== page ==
Postrel notes that some things can best be dealt with by association of likes. Housing subdivisions are the classic example where a certain style can be imposed on all residents for the good of the whole. Don’t like it? Move somewhere else. By allowing people to vote with their feet, we privatize the public good of neighborhood style.
But there are limits to this process. In the case of physical externalities such as pollution, we can often assign property rights as a way of settling disputes and improving matters. In the case of aesthetic externalities, property rights are often impossible to assign. While many will be willing to let you wear purple hair or a swastika tattoo as a form of freedom of speech or expression, it is much harder to imagine ways of settling disputes over larger aesthetic issues.
I may want to live in a world where people walk to work, know their neighbors well and sit on their front porch watching the fireflies on a summer’s night waving at those neighbors in familiar greeting. But that world will be hard to construct if most people have other preferences. Here’s another way to say it. Luddites who are not Amish may struggle to find the critical mass they need to live in a world akin to yesterday’s.
Should we care? One view is that a person who wants to live in a horse and buggy world without telephones is free to live in the woods on his own. But a person who wants that world populated by like-minded people is simply out of luck. The problem is that many people are not content to shrug and adapt. The aesthetic environment we live in is often determined by a weird mix of persuasion, coercion, and political competition. Because we enshrine free speech as one of our highest values, debates about aesthetics are couched in absolutist terms. Though there’s no arguing about tastes, we always do. And those whose values differ from the mainstream seek to impose their choices through persuasion, bullying, and sometimes, outright force via the political process, usually by arguing that some choices are simply ugly, offensive, or beyond the bounds of the acceptable.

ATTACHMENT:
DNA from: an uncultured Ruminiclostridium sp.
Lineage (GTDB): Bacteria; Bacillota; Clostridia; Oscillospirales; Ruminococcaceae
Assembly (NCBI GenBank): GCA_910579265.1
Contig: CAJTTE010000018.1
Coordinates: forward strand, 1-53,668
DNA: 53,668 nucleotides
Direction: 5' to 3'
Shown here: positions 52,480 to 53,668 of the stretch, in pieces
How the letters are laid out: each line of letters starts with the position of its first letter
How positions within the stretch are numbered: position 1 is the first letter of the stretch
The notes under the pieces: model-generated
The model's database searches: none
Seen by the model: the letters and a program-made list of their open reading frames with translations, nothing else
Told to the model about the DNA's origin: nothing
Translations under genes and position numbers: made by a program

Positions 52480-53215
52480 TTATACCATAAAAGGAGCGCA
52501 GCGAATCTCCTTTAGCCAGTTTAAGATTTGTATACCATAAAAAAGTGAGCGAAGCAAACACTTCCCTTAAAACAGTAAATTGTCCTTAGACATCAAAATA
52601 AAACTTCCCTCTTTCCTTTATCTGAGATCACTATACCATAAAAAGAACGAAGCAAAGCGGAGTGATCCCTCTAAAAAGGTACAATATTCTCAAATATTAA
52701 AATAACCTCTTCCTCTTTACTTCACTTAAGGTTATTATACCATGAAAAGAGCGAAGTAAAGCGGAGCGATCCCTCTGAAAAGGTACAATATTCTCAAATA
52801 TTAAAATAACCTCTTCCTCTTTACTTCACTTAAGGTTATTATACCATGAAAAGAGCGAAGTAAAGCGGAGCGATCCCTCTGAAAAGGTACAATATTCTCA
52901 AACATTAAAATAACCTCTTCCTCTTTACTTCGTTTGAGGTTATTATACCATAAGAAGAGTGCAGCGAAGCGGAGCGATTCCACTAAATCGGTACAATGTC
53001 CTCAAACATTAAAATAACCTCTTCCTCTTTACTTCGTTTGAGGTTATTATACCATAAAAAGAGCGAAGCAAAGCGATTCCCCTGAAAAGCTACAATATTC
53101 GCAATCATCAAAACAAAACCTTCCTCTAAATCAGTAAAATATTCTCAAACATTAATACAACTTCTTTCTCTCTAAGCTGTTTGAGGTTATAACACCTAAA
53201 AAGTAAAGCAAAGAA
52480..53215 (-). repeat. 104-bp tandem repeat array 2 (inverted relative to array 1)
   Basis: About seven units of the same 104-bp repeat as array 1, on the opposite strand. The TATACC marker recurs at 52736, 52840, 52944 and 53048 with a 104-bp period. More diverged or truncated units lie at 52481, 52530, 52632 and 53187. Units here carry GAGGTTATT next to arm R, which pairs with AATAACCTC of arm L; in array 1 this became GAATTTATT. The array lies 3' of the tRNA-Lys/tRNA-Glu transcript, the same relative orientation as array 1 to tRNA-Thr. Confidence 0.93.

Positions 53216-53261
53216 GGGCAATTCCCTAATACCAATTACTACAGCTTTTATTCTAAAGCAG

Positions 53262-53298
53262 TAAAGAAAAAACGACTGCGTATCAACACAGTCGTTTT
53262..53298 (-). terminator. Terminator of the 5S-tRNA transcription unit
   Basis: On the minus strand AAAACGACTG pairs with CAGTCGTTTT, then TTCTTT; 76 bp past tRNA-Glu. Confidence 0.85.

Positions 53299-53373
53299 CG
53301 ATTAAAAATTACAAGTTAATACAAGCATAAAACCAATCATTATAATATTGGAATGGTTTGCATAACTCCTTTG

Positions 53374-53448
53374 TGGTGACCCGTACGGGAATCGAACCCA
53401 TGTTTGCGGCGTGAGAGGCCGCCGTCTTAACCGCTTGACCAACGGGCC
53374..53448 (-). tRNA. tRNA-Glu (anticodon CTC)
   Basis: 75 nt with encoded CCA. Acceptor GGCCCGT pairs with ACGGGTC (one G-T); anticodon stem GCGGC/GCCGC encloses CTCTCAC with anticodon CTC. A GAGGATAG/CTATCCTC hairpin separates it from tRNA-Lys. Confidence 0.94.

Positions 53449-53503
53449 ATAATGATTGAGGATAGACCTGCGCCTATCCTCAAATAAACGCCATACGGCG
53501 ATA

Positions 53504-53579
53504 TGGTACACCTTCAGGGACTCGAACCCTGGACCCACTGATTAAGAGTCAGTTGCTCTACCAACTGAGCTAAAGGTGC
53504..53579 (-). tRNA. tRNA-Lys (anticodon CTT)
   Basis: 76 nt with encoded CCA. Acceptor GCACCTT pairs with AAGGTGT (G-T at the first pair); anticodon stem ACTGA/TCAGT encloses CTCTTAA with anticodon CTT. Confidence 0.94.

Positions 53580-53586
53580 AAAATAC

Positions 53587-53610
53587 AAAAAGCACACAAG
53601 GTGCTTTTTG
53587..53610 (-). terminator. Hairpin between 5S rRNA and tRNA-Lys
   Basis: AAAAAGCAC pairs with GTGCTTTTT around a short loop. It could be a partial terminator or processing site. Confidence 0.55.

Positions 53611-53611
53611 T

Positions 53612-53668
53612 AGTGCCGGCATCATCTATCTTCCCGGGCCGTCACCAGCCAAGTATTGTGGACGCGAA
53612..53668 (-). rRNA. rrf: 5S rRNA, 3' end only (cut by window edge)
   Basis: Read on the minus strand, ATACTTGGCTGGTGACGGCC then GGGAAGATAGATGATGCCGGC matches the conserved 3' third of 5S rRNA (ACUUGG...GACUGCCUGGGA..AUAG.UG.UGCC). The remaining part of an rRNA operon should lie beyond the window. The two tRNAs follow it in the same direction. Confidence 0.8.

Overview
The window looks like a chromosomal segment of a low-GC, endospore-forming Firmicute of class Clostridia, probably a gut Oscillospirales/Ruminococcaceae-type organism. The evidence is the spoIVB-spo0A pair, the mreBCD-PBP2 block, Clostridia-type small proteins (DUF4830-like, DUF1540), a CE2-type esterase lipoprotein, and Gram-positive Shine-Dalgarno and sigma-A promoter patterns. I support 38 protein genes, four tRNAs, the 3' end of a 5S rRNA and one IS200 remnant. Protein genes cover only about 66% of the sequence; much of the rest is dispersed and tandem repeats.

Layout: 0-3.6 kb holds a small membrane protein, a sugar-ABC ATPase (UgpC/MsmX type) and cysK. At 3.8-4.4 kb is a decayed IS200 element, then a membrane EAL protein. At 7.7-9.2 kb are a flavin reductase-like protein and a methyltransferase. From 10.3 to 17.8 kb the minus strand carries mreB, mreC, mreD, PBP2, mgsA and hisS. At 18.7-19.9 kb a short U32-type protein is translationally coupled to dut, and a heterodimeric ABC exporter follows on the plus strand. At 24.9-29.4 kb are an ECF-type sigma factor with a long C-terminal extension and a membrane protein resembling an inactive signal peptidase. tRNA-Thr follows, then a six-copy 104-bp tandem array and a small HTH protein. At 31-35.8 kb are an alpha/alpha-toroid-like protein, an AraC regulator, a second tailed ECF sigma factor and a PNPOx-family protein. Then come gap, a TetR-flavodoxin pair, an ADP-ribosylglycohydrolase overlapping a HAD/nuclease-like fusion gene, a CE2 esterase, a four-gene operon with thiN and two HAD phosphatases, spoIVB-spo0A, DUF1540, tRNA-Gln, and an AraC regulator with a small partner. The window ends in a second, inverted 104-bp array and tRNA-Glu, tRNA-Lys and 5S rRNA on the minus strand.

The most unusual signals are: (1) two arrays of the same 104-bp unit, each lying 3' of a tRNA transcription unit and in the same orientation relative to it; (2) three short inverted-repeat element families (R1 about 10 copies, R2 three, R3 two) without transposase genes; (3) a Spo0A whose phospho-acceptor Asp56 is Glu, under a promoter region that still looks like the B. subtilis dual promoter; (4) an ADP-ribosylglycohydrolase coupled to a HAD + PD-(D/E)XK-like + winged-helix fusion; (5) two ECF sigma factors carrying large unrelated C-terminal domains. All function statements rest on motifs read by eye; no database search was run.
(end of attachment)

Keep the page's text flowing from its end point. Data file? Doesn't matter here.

It’s not too much of a stretch to argue that the debate over urban sprawl is more about aesthetics than any number of more obvious issues regarding the environment or the cost of long-distance commuting. To quote a young professor I know, “I just don’t like all these big cars and want to see few of them.” On the other hand, I also met a (probably atypical) Parisian who told me, “I’m sick of these old buildings and tired of Paris being a museum. We need more skyscrapers, freeways and shopping malls.” Perhaps these two gentlemen would be happy to switch places, but they cannot happily coexist in the same city.
At the end of the day, the look and feel of other people, their clothing, houses, cars, even the types of restaurants they choose to frequent, may have a bigger impact on our lives than what stocks they choose to buy or how much they pay in taxes. Since we can only live in one country at a time—though we do our best to choose where we live and work—we can no more have unlimited choices about what type of society to live in than we can have ten types of national defense for different subsets of the country. And while economics can help us to put things in perspective, some of these conflicts are ultimately unresolvable.
Stanley Lebergott examines this literature and responds to it wonderfully in his witty and informative Pursuing Happiness: American Consumers in the Twentieth Century (Princeton University Press, 1996). Tyler Cowen, a champion of the spread of style, reviews Postrel’s book here (http://www.ccoyne.com/files/Postrel.doc) [N.B. a MSWord file], and wonders about whether the pleasure we get from aesthetics is ultimately unsatisfying.